In 2008, only 14 percent of America’s movie theaters had installed digital projection. By 2013, this had increased to 93 percent. Today, the only venue where you are likely to see film projection is at a film archive or at a specialized film festival. Even the member screenings of current releases at the Academy’s Samuel Goldwyn Theater are almost exclusively DCPs. (For the first 75 years of the Academy’s existence, its screenings and special events featured motion-picture film, mostly 35mm prints of the highest quality available.)
As chairman of the Academy’s new History and Preservation Committee, I have been working with Michael Pogorzelski, director of the Academy Film Archive, and Randy Haberkamp, managing director of programming, education and preservation, to determine how the vast holdings of the archive can be made more available to Academy members, filmmakers and film students. The archive is housed in Hollywood at the Pickford Center for Motion Picture Study, home of the intimate Linwood Dunn Theater.
On May 14 at 10:30 a.m., the Academy will launch Films on Film, a new, monthly screening series featuring titles from the 1,000-plus movies that have been preserved or restored by the Academy Film Archive. Each feature will be presented in context with a trailer, newsreel, documentary or animated short, or experimental or home movie of its own time, and accompanied by a lobby display of materials from the Academy’s Margaret Herrick Library that supports the featured film. Each of these morning screenings will feature a brief introduction and will be followed by coffee and passionate discussion.
The film selected to launch this series is Alexander Mackendrick’s 1957 drama of New York tabloid news, Sweet Smell of Success, starring Burt Lancaster and Tony Curtis.
The script is by Clifford Odets and Ernest Lehman; the score is by Elmer Bernstein; and the noiresque cinematography is by James Wong Howe. The screening will be a pristine 35mm print struck from the original camera negative. Here is the film’s trailer:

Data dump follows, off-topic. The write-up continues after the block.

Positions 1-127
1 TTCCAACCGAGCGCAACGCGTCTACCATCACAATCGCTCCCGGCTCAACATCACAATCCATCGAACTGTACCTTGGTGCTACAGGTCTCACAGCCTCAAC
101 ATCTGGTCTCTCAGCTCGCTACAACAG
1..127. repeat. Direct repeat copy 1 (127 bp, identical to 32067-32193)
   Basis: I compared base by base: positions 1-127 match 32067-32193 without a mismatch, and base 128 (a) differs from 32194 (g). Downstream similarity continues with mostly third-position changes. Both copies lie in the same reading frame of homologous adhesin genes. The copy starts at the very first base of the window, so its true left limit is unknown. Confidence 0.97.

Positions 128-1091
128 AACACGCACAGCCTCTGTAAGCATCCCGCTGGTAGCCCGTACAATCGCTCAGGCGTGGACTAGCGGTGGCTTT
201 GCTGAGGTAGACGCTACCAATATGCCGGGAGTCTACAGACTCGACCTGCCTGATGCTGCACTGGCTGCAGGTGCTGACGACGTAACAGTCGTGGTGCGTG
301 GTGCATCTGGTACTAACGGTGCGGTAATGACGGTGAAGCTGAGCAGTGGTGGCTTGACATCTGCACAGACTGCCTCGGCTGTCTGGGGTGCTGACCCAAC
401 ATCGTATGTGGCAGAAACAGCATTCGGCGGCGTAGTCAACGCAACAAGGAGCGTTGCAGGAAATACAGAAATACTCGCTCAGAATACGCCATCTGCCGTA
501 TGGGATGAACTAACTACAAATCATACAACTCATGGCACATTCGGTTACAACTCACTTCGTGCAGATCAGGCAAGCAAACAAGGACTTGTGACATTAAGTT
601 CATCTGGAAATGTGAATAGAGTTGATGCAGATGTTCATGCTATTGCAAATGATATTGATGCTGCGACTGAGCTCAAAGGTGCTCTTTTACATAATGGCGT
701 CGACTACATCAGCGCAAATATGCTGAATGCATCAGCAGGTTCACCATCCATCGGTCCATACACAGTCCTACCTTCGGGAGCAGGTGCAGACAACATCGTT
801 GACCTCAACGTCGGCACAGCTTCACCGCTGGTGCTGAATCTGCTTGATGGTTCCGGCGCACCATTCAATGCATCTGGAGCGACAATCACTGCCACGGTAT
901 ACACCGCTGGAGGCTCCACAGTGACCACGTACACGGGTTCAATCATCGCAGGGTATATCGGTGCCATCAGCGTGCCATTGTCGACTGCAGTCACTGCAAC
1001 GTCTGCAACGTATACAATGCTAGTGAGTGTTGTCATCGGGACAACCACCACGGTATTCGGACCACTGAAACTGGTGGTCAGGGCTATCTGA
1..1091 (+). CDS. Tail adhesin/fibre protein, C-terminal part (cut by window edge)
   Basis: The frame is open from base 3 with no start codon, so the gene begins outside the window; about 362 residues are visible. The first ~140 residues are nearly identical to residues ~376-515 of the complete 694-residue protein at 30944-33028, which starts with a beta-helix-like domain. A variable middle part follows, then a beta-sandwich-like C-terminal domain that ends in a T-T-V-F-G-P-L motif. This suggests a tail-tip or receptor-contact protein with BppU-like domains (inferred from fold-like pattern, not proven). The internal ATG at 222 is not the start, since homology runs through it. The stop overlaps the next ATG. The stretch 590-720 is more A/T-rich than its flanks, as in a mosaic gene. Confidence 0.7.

The June screening will be the Academy Award winner for Best Picture of 1941, How Green Was My Valley. Director John Ford and cinematographer Arthur C. Miller both won Oscars, two of the six statuettes awarded to the film. The original camera negative has been lost, but the Academy will screen a print struck from the internegative with a restored soundtrack. Here’s the trailer:
The July screening will be the Turner-restored version of another Best Picture winner, An American in Paris, with its famous 18-minute ballet sequence in stereo. Co-cinematographers Alfred Gilks and John Alton were among the production's Oscar winners. For Alton, a master of black-and-white film noir, this ballet was his first-ever venture into color. Here's the trailer:
The Academy Film Archive is home to dozens of filmmaker collections, documentaries and newsreels, home movies, and industrial and experimental films, work that represent the zeitgeist of our times, not just the output of Hollywood studios.
Here are clips from just a few of the riches housed in the vaults at Pickford Center, offbeat films that may not represent what you expect from a “movie” archive:
Restored 1920s and 1930s travelogue footage by Aloha Wanderwell Baker, the first woman to travel around the world by car:
Color footage from the Richard Brooks collection showing Satchel Paige pitching in a 1948 exhibition game at Wrigley Field in Los Angeles:
A clip from the lost 1925 film A Lover’s Oath, starring Ramon Navarro:
The restored 1962 B-movie thriller Carnival of Souls, photographed by the obscure Maurice Prather:
The Academy Film Archive often partners with other archives and film-preservation entities, including the UCLA Film and Television Archive, George Eastman House, The Film Foundation and L’Immagine Ritrovata, to do important historical restorations. One such project was Satyajit Ray’s Apu Trilogy (Pather Panchali, Aparajito and Apur Sansar), the restoration of which was a nearly impossible task. Here is a short video about the project that features Michael Pogorzelski; Josef Lindner, a preservationist at the Academy Film Archive; and Peter Becker and Lee Kline of The Criterion Collection:
Although digital scanning and color-correction tools have made it possible to restore films at a quality unimagined in the purely photochemical age, it is the “filmout” print made from the digital intermediate that is the only true archival material. And it is these cool, quiet vaults, with row upon row of 35mm and 16mm film prints, that hold the true memory of movies.